Maybe it was the martini that helped Carl Icahn publicly support longtime nemesis Bill Ackman, but he still calls Marty Lipton "dead wrong."» Read More
One day after the U.S. Federal Reserve announced a decision to spend an additional $600 billion on easing, The Bank of England has opted to leave rates where they are , and not to escalate its own quantitative easing policy.
The growth situation has been gradually improving in the U.K., posting a reasonably strong number of .8% this past quarter. But inflation is well ahead of the 3.1% annualized target. And there have been warnings from retailers that higher raw goods prices are beginning to creep into the price of finished products.
It's worth remarking that, overall, fears of inflation are higher among the British people than they are in the United States.
In the mid-1970s, The U.K. experienced a ruinously high inflation rate of nearly 25% per year — and that memory is deeply seared into the DNA memory of the British public. Even at its worst — during the miserable malaise era of Jimmy Carter — inflation the United States remained well under 15%. That's nearly 10% lower than what the British had endured just a few years earlier.
Perhaps we have lessons to learn from our stoical brethren on the other side of The Pond?
The hard fought battle last summer over derivatives regulation reform may be about to be replayed—but this time one of the strongest proponents of stricter legislation will be absent on the field of battle.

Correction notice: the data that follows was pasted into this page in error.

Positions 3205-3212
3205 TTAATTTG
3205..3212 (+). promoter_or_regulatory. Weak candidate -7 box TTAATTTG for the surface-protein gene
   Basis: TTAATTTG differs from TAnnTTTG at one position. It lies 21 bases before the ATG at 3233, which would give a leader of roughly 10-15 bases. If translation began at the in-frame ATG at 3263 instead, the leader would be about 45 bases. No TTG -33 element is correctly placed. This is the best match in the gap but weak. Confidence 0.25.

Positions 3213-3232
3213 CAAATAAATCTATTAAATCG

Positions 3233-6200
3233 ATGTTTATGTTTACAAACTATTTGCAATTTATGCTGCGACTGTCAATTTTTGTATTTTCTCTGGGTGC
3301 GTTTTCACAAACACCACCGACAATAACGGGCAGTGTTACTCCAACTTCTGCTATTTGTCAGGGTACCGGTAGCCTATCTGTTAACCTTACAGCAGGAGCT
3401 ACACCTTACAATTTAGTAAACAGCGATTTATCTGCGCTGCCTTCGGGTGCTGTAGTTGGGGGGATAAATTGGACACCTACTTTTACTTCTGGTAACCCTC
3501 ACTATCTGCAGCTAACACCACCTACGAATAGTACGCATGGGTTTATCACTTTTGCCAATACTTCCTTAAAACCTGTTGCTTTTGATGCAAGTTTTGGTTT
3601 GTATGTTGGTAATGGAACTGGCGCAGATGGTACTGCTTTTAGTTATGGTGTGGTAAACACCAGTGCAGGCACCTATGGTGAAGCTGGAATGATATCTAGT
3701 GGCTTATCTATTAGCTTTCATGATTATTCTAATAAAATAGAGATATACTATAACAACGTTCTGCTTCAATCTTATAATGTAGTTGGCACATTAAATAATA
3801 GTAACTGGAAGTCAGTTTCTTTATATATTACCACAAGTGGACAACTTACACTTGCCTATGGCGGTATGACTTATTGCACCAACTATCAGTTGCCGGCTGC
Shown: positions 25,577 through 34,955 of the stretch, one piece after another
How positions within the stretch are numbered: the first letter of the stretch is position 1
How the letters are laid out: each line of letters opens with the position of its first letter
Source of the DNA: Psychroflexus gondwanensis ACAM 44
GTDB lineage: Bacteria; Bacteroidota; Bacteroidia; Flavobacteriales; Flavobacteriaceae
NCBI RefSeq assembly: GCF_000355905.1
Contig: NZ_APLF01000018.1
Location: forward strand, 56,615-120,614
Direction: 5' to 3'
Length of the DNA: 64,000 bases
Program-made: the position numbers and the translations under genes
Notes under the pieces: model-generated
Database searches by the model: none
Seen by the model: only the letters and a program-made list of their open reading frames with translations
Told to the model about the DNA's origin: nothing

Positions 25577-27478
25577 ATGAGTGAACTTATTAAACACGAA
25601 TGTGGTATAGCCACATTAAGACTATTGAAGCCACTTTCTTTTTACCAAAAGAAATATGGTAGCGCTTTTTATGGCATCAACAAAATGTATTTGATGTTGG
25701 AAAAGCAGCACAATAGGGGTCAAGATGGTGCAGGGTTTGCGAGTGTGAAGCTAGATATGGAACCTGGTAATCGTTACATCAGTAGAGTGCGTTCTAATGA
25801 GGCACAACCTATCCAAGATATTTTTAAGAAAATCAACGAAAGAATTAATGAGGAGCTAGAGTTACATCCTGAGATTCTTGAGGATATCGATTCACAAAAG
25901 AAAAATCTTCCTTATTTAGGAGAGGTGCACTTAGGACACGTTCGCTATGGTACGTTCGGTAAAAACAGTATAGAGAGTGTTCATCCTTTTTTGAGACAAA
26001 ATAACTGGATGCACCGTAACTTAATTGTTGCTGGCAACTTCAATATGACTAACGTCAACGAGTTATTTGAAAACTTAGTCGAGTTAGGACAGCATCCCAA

Democratic Senator Blanche Lincoln became a staunch advocate of derivatives reform while facing a primary challenge from her party's left. Many thought that she would soften her stance on derivatives following her primary victory, especially because even many Democrats thought her proposals went too far.
Instead, she stuck to her guns, proposing amendments to Dodd-Frank that limited the ability of banks to engage in proprietary trading of derivates, forcing them to spin-off or separately capitalize derivatives trading desks. A slightly modified compromise version of this proposal made it into the final bill, albeit with an implementation time table that stretched out for years.
Prameela Nagaraj holds a bachelor's degree from the State University of New York at Binghamton. Since graduating in 1997, she has held regulatory paralegal positions at UBS and Merrill Lynch. But, you won't find her working for a financial services firm now. Nagaraj starts this week as a seasonal salesperson at a Coach Outlet Store in New Jersey.
"This job is from November third until January fifth. The day of the interview it was made clear this was only seasonal work. But, I hope this job opens a door for me... after a long time of looking and being frustrated. " says Nagaraj.
Nagaraj isn't alone.
Bill Ackman also tells CNBC that Allergan's poison-pill defense doesn't make his takeover bid more difficult.
The bull market is seeing the equivalent of its first gray hairs and the proof is in Tuesday's blast of merger activity.
Greenlight Capital supports the subject of the book 'Flash Boys' and thinks investors should consider routing orders there.